In his autobiography, Hand concedes that this was perhaps a mistake and that perhaps he should have re-negotiated the offer. In the foreword, Sather expressed his disappointment that “he didn’t accept my deal because he could have advanced in North America. His progress would have been celebrated.” Indeed, Sather also says “At the training camp I could see that he had a great ability to read the ice and he was the smartest player there other than Wayne Gretzky. He skated well: his intelligence on the ice stood out. He was a real prospect.”
Return to Britain
Hand returned in October 1987 for Murrayfield’s first ill-fated trip onto the continent to play in the IIHF’s European Cup where, after beating Bulgarian side Slavia Sofia in a preliminary round, the semi-pro team from Scotland were thrashed by full-time sides from the Netherlands, Sweden and Germany.
On the domestic front they again won the Heineken League as well as the Scottish League and Cup double. However, in the Norwich Union Cup & Championship play-offs, Durham Wasps again proved to be their nemesis. After beating Murrayfield 11–5 in the final of the Autumn Cup competition, Durham also knocked them out of the Wembley Semi-final 11–8 despite Hand scoring a Championship record 7 points in the match. Hand ended the 1987–88 season with 125 goals and 135 assists in 52 league and cup games having scored his 400th league goal against Whitley Warriors on 13 March.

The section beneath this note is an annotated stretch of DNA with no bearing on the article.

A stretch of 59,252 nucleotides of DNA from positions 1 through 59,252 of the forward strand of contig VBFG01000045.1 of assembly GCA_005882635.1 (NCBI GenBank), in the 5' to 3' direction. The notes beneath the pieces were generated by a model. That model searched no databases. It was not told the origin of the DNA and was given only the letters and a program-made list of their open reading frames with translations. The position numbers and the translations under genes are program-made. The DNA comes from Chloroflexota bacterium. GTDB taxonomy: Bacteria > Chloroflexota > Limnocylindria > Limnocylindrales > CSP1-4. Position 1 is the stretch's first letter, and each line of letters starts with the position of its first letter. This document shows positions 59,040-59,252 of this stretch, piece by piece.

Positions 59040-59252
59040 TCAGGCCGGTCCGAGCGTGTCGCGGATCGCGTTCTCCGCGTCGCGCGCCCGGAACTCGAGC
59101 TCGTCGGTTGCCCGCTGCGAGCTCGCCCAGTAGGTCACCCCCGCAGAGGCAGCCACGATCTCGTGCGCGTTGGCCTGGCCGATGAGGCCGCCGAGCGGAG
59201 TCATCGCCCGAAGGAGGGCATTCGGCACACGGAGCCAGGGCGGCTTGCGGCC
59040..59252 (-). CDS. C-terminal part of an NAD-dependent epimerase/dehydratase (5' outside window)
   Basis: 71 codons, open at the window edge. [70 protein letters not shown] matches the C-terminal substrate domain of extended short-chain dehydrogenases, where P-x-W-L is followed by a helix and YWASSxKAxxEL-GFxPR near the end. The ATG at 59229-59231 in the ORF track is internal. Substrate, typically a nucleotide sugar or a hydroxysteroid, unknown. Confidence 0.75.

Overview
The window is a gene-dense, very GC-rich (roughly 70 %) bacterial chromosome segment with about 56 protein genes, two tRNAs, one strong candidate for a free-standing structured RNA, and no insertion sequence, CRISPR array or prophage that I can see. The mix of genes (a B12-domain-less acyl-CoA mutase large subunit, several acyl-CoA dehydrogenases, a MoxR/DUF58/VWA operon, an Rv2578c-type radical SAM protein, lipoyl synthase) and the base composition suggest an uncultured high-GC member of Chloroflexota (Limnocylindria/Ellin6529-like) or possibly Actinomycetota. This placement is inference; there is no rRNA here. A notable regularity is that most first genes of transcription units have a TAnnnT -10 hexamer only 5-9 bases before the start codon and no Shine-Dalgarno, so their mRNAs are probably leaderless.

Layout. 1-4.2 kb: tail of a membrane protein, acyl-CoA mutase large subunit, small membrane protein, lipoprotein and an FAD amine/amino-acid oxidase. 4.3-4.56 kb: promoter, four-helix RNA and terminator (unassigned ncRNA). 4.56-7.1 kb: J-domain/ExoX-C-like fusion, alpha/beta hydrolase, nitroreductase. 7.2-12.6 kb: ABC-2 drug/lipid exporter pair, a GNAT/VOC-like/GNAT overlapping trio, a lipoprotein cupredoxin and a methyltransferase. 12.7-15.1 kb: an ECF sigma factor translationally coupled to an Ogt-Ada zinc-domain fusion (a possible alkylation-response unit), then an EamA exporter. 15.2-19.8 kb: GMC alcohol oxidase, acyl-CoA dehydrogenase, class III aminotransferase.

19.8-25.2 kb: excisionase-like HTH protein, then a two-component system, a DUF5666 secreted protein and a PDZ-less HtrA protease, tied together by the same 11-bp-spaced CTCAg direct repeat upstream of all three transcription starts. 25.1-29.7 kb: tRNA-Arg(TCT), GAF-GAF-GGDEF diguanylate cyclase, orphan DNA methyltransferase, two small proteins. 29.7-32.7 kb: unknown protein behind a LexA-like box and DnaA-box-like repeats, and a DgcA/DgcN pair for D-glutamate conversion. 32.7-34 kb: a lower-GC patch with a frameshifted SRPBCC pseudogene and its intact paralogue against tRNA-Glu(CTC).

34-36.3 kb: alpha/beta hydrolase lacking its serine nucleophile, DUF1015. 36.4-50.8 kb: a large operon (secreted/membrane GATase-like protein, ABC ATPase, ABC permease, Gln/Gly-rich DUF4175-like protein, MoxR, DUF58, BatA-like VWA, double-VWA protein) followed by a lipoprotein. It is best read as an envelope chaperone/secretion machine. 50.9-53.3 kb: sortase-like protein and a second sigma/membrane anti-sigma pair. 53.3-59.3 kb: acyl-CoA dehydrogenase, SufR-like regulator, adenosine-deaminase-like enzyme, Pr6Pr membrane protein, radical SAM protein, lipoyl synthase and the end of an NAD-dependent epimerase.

During the close season, Hand trained with Geneve-Servette and was offered a contract as their fourth import, but in the top Swiss league which allowed only three imports to play in game, he turned it down. Instead he returned to Murrayfield where, in an indifferent year, he scored 114 goals and 162 assists in 49 games, including his 1,000th point and 500th goal.
Having won the Scottish league and cup double with Murrayfield, Hand was selected for the GB senior team for the first time, making his debut in the World Championships Pool D competition in Belgium. In 4 games, he scored 6 goals and 12 assists to help Britain to a third-place finish and receiving his first World Championship medal.
At the end of the 1989–90 season, after winning the Norwich Union Cup and the Scottish double, Murrayfield reached the Wembley play-off for the fifth time in seven years but lost to Cardiff Devils on penalty shots with Hand missing the deciding shot. He played 45 games, scoring 73 goals and 117 assists. In March 1990, he won a Gold medal and the MVP award during Great Britain’s Pool D promotion campaign in Cardiff scoring 5 goals and 8 assists in 4 one-sided games against Australia and Spain.